Stories about honour killing

#TherapistDiaries: How toxic masculinity impacts fatherhood and other relationships

Who is the strongest man in your life? Did your response comprise of somebody in an authoritative position over you, irrespective of your gender? And what is it that makes this person ‘strong’ in your perception? I remember a time when a certain male cricketer from across the border cried during a match after being slapped by another player. It was in the news for days and we all laughed our hearts out at his tears. Whenever men express their feelings, we call them names that somehow prove they do not fit the golden category of (toxic) masculinity known as ‘macho’. Macho ...

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Dear PEMRA, it is our society that is ‘indecent’; our dramas are merely a portrayal of it

The performing arts are considered a tool for providing entertainment, relaxation and catharsis to society. Before the invention of the television, stage dramas, dancing and poetry were all important mediums in people’s lives, showing just how necessary entertainment is for us. Pakistan’s first official TV channel was launched in 1964, and we soon saw the rise of our drama industry with classic plays like Ankahi, Waris and Tanhaiyaan. However, after General Ziaul Haq’s martial law and the subsequent Islamisation of society, the entertainment industry was not spared either. As a result, the film industry gradually vanished and dramas became more ...

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Sindh may lack basic amenities but its women surely know how to break glass ceilings

From the very moment they are born, our girls are taught they are dependent upon the men in the family. As the girls become women, they grow up believing they need their fathers, brothers, husbands or sons to look after them and protect them. However, most Pakistani men are unfortunately good at depriving women of their social rights under the garb of religion or culture. Women are often denied an education or the chance to gain employment, deprived of their due share in inheritance, and even killed in the name of honour under the guise of “protection”. Amidst all the ...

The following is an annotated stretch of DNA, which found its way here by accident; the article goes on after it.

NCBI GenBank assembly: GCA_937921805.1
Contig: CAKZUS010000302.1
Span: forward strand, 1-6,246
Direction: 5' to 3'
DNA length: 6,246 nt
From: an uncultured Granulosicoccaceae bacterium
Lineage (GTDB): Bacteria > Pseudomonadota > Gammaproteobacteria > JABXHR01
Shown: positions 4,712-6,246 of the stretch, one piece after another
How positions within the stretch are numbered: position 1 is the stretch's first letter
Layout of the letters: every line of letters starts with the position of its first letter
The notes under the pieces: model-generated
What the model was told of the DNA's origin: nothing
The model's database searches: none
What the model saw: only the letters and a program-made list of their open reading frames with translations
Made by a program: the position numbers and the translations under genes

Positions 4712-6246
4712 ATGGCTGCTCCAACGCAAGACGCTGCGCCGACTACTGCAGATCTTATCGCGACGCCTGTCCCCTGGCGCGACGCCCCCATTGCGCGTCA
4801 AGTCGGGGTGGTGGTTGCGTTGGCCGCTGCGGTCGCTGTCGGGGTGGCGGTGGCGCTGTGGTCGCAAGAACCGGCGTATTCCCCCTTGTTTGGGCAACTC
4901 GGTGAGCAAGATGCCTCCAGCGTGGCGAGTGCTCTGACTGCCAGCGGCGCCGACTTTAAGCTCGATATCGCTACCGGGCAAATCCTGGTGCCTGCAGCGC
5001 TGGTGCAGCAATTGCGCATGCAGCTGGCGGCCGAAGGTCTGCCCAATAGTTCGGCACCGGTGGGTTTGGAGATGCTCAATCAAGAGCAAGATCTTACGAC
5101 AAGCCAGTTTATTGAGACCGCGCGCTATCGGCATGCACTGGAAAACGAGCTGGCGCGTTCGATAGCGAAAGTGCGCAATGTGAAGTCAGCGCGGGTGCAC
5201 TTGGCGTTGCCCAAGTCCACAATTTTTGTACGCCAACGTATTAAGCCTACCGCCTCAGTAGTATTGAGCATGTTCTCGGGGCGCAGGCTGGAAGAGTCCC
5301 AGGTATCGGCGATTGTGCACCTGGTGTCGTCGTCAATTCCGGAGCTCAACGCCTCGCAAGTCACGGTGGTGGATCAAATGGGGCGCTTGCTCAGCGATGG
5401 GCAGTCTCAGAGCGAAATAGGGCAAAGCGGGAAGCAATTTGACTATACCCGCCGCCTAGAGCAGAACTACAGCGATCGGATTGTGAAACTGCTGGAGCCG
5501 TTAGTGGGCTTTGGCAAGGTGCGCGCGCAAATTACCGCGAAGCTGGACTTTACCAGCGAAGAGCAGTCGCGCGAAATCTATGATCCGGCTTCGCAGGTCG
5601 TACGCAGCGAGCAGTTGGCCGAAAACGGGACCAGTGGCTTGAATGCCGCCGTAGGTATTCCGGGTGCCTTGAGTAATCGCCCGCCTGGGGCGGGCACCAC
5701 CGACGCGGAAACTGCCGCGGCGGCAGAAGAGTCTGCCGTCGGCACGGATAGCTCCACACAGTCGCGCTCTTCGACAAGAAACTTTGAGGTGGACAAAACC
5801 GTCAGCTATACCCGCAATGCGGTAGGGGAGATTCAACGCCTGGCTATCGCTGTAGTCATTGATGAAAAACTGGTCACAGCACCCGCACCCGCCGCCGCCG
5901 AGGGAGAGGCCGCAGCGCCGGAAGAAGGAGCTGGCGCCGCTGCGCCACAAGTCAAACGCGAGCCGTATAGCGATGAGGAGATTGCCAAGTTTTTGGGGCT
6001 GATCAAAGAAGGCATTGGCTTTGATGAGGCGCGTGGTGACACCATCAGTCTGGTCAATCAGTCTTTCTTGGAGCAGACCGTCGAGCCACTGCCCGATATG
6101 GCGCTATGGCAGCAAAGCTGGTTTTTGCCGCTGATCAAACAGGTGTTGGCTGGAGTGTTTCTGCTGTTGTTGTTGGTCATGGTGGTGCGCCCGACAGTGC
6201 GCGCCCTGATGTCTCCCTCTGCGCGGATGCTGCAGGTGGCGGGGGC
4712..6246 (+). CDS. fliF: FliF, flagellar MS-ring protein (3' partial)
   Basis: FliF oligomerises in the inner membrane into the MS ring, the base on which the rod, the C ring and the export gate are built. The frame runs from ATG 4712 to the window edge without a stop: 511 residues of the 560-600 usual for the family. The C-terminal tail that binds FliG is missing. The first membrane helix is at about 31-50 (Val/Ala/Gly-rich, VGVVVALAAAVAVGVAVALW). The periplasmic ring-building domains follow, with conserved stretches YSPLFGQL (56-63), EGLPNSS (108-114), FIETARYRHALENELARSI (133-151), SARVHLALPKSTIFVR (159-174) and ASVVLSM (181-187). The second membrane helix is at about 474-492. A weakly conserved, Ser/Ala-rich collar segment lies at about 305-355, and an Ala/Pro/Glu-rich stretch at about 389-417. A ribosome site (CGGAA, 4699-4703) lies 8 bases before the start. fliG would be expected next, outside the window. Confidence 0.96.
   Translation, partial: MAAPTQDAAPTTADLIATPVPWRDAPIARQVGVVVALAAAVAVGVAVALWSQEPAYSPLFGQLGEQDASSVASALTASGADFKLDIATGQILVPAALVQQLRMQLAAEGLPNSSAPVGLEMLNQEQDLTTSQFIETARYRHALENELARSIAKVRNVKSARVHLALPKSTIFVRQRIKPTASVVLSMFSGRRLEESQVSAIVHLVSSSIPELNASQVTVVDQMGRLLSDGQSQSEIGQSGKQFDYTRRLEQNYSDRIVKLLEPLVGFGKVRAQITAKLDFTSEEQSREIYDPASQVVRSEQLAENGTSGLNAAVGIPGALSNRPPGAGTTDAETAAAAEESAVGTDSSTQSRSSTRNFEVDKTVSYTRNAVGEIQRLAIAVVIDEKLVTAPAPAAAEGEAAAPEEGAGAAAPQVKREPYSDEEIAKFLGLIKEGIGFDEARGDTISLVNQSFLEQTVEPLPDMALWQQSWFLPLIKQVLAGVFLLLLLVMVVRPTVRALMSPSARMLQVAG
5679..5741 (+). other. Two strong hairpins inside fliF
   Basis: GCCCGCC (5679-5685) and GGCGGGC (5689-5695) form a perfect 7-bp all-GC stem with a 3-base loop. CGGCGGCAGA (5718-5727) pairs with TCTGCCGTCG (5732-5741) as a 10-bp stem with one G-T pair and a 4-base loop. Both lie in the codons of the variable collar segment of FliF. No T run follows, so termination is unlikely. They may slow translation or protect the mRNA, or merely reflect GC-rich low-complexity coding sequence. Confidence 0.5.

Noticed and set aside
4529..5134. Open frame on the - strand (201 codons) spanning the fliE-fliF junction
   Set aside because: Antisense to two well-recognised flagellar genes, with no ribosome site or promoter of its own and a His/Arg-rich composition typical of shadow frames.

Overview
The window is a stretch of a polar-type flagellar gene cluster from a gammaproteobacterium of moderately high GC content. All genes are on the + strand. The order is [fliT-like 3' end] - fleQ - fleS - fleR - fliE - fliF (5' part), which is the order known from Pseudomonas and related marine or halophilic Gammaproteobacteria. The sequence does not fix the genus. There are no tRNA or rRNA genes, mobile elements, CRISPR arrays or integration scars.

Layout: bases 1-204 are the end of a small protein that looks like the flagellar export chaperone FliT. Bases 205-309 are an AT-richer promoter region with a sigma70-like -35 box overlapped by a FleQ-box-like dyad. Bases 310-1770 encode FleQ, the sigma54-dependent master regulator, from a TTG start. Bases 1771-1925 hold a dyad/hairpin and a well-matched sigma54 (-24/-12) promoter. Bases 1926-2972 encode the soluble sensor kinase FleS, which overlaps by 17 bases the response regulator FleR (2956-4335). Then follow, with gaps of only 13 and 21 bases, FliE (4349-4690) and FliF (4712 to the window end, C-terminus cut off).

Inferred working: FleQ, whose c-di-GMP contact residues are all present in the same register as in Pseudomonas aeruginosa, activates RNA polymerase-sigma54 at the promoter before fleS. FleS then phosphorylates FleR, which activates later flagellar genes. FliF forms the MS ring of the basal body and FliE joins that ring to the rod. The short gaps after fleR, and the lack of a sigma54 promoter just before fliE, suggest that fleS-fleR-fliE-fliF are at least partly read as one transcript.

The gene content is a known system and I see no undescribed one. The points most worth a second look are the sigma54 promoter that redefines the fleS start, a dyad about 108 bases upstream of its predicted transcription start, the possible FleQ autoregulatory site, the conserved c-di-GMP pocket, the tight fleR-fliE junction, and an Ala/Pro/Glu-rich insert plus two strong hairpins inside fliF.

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From a man’s perspective: Why Pakistani men murder women for saying ‘no’

As cases keep coming to the forefront on a regular basis, the question of why Pakistani women are killed for rejecting male advances will sooner or later have to be answered. The killing of a young medical student, Asma Rani, and the stabbing of Khadija Siddiqui were still fresh on our minds, but it didn’t end there; the incidents just kept on coming. Not too long ago, news emerged of 19-year-old Mahwish Arshad, the sole breadwinner of her family, being shot and killed for rejecting a proposal. Last year, 19-year-old Tania Khaskheli was gunned down in her own home ...

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Why didn’t Adnan Sarwar stick to Zenith Irfan’s original story for ‘Motorcycle Girl’?

“This isn’t a tale of derring-do, nor is it merely some kind of ‘cynical account’; it isn’t meant to be, at least. It’s a chunk of two lives running parallel for a while, with common aspirations and similar dreams.” When Ernesto “Che” Guevara wrote these words for his memoir The Motorcycle Diaries, one of the ‘two lives’ he was referring to may have belonged to Zenith Irfan, whose biopic Motorcycle Girl premiered last month. Irfan was 11-months-old when her father passed away, leaving behind a trail of unfulfilled dreams and a spray of handwritten letters. He had pined for an ...

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“Khud khana garam karlo” – Pakistani men’s kryptonite